A spatial pattern analysis of beta-amyloid (Abeta) deposition in the temporal lobe in Alzheimer's disease

Research output: Contribution to journalArticle

View graph of relations Save citation

Open

Authors

  • Richard A. Armstrong

Research units

Abstract

To determine the factors influencing the distribution of -amyloid (Abeta) deposits in Alzheimer's disease (AD), the spatial patterns of the diffuse, primitive, and classic A deposits were studied from the superior temporal gyrus (STG) to sector CA4 of the hippocampus in six sporadic cases of the disease. In cortical gyri and in the CA sectors of the hippocampus, the Abeta deposits were distributed either in clusters 200-6400 microm in diameter that were regularly distributed parallel to the tissue boundary or in larger clusters greater than 6400 microm in diameter. In some regions, smaller clusters of Abeta deposits were aggregated into larger 'superclusters'. In many cortical gyri, the density of Abeta deposits was positively correlated with distance below the gyral crest. In the majority of regions, clusters of the diffuse, primitive, and classic deposits were not spatially correlated with each other. In two cases, double immunolabelled to reveal the Abeta deposits and blood vessels, the classic Abeta deposits were clustered around the larger diameter vessels. These results suggest a complex pattern of Abeta deposition in the temporal lobe in sporadic AD. A regular distribution of Abeta deposit clusters may reflect the degeneration of specific cortico-cortical and cortico-hippocampal pathways and the influence of the cerebral blood vessels. Large-scale clustering may reflect the aggregation of deposits in the depths of the sulci and the coalescence of smaller clusters.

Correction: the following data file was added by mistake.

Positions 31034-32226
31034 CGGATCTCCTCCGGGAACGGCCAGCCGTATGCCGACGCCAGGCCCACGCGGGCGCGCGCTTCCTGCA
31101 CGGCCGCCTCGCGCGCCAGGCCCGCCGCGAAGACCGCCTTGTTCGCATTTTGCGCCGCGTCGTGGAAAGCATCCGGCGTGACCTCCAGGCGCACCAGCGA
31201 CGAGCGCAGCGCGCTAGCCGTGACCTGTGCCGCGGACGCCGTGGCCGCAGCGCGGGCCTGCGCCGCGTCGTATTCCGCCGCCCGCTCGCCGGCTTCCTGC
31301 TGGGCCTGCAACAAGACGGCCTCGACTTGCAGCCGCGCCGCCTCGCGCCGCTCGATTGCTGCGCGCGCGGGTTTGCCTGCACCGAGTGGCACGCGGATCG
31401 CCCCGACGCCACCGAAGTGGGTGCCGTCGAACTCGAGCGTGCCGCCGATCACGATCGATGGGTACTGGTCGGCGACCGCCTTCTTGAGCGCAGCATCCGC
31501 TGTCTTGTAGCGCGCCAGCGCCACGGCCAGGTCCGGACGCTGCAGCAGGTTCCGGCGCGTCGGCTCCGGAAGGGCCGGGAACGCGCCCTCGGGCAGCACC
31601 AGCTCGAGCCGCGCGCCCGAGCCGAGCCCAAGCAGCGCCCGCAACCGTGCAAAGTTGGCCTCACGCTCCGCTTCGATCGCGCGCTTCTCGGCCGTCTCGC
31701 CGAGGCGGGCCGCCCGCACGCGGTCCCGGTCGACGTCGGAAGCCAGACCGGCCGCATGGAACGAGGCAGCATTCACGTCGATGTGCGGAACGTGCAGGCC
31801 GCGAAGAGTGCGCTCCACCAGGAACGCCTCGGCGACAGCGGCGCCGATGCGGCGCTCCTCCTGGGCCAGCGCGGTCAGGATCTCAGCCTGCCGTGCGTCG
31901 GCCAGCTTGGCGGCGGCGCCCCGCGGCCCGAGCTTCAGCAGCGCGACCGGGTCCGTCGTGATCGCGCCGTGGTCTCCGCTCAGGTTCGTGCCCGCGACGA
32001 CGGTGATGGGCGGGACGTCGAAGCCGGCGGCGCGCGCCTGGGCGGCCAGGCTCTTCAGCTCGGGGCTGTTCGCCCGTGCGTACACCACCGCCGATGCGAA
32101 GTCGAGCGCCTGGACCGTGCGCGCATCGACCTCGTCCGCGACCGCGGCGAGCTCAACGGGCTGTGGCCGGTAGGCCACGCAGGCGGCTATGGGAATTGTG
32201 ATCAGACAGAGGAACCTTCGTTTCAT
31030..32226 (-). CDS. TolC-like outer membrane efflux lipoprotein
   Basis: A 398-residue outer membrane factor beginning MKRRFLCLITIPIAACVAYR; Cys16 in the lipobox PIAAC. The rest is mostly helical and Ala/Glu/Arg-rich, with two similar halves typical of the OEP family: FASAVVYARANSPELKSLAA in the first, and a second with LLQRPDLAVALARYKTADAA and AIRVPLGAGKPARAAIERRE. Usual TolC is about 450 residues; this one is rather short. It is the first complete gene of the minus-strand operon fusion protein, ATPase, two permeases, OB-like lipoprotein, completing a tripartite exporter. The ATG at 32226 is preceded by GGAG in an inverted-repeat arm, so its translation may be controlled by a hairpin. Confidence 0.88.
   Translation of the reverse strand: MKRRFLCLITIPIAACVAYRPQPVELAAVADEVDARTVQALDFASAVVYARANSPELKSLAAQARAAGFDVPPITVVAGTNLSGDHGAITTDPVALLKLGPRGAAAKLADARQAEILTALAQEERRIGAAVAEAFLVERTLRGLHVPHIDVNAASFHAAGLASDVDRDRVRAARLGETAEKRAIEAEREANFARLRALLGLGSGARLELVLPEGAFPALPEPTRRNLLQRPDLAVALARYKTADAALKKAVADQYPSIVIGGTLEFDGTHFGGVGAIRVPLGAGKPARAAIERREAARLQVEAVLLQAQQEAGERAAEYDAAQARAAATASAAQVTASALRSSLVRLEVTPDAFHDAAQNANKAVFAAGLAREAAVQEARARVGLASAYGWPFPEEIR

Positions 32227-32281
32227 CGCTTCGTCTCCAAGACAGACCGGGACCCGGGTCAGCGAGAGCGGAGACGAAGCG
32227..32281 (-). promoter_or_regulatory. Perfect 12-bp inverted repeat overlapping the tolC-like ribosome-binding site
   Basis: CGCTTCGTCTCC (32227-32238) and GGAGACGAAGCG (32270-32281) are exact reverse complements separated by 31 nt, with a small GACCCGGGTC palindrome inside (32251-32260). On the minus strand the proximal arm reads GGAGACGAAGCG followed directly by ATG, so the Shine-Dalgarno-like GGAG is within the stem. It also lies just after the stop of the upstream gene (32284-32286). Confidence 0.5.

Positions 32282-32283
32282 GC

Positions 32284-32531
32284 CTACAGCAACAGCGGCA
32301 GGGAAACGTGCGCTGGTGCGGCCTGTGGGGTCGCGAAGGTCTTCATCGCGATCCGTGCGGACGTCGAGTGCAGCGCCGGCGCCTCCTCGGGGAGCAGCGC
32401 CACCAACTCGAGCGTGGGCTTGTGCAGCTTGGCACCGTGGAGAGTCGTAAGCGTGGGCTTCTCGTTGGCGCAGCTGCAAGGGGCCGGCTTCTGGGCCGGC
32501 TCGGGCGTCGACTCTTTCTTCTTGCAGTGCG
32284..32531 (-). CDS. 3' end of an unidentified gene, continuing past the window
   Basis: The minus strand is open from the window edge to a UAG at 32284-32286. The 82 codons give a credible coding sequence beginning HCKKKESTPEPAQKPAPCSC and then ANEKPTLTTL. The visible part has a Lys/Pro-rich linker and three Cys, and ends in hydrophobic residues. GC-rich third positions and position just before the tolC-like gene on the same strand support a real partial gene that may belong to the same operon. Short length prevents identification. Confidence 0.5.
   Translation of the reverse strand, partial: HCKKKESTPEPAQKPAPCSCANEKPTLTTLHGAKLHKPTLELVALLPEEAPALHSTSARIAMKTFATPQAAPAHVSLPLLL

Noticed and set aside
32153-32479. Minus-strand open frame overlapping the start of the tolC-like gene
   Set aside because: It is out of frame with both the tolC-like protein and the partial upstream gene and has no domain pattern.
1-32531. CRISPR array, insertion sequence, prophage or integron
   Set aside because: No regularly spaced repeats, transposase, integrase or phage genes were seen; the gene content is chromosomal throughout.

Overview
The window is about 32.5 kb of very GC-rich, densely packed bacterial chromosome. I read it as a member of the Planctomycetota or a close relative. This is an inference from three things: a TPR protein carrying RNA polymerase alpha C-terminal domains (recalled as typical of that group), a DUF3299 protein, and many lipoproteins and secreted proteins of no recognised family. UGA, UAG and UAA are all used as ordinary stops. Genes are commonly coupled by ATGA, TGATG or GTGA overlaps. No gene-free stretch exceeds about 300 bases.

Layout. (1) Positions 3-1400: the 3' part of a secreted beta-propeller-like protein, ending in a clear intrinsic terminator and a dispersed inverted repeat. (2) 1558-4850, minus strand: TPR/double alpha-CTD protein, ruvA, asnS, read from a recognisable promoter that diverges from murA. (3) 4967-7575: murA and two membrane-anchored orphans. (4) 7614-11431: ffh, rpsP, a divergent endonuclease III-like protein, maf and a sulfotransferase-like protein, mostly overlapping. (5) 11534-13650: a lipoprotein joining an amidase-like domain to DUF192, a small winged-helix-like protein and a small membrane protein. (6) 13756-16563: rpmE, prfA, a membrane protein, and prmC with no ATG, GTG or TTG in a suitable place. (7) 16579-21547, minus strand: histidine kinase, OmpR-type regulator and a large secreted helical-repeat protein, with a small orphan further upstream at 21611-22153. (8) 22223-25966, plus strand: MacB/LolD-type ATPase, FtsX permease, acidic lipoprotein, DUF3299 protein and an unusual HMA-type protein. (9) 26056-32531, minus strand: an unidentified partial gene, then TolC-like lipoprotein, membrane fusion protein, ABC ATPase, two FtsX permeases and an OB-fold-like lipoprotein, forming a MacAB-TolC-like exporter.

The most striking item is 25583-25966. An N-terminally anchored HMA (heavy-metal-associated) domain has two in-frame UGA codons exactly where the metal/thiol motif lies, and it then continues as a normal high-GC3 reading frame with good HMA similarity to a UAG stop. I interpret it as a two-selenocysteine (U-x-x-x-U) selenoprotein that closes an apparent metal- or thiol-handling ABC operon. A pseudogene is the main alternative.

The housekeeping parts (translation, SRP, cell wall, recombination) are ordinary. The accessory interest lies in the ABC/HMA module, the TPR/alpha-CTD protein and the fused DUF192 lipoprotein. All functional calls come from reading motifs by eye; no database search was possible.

Documents

Details

Original languageEnglish
Pages (from-to)67-74
Number of pages8
JournalFolia Neuropathologica
Volume48
Issue number2
Publication statusPublished - 2010

    Keywords

  • Alzheimer’s disease, b-amyloid deposits, spatial pattern, clustering, blood vessels, corticocortical pathways

Employable Graduates; Exploitable Research

Copy the text from this field...